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Is hip replacement the only solution to avascular necrosis of the hip?

Marc Richard, MD
Hand Surgery
Avascular necrosis (AVN) of the hip is a debilitating condition resulting from insufficient blood flow to the joint’s femoral head (the “ball” part of the “ball and socket”) that causes the bone to die. For some, there may be surgical treatment options besides hip replacement, including vascularized fibular graft (FVFG).
In this specialized procedure, the dead bone is replaced with a small section of the patient’s healthy fibula, a lower-leg bone not used in walking. When the implanted bone is connected to nearby blood vessels, the femoral head is literally brought back to life.
In many cases, FVFG can restore normal function, but time is critical. The sooner a patient with AVN can see an orthopaedic specialist, the better his or her outcome is likely to be. The procedure can be an especially good option for the 20- to 35-year-olds typically affected by AVN of the hip; these patients usually want to avoid hip-replacement surgery because it will likely have to be revised several times throughout their lives.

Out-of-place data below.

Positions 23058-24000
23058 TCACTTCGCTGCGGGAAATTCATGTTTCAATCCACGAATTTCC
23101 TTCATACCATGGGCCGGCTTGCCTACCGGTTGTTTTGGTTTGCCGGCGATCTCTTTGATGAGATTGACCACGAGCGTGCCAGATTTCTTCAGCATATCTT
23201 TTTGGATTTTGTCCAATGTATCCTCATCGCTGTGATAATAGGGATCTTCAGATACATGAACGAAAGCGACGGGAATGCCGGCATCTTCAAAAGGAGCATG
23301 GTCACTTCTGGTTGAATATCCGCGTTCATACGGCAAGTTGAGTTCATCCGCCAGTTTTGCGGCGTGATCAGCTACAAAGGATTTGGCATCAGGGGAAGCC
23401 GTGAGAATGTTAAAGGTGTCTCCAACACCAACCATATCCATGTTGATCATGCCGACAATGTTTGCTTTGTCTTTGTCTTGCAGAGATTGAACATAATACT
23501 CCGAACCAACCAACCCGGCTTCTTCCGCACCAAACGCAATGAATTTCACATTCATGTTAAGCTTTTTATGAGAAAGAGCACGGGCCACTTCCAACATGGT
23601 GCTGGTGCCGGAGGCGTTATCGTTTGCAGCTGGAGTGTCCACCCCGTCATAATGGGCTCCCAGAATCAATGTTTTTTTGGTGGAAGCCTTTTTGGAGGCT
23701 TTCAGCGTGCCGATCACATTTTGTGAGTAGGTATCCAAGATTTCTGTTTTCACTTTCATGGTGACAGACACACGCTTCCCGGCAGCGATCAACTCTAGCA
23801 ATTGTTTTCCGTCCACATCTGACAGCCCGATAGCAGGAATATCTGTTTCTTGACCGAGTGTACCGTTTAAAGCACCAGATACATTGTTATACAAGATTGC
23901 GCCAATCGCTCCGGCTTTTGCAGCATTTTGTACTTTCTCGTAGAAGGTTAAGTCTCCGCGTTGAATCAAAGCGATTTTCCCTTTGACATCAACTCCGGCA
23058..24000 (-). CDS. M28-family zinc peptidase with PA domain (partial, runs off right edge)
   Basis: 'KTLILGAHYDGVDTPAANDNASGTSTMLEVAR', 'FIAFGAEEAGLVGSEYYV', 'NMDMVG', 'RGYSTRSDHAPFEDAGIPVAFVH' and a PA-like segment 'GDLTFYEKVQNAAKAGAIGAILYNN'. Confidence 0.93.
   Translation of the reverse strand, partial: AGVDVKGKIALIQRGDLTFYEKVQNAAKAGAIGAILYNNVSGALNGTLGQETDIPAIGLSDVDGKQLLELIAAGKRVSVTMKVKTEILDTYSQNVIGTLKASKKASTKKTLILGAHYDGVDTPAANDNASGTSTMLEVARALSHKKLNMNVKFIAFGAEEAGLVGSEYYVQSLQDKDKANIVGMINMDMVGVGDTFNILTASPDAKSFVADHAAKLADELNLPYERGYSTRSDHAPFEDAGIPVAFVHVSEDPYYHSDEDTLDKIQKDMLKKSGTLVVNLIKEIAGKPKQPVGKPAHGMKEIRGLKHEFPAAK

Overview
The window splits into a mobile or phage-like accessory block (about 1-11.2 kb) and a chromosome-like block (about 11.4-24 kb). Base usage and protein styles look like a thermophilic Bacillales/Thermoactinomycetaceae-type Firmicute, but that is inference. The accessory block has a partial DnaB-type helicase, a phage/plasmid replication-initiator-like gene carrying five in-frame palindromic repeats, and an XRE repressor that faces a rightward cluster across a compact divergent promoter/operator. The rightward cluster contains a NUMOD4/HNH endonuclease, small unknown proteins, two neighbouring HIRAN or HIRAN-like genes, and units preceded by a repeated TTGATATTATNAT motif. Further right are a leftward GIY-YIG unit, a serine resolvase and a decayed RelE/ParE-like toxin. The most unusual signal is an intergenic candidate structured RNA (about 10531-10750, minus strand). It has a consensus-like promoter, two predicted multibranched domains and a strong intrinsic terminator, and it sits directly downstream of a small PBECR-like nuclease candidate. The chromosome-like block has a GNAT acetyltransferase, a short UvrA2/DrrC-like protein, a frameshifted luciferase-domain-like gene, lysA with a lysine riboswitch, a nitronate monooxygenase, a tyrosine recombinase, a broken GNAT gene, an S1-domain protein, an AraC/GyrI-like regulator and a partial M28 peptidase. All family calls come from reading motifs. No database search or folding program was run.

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Important: This content reflects information from various individuals and organizations and may offer alternative or opposing points of view. It should not be used for medical advice, diagnosis or treatment. As always, you should consult with your healthcare provider about your specific health needs.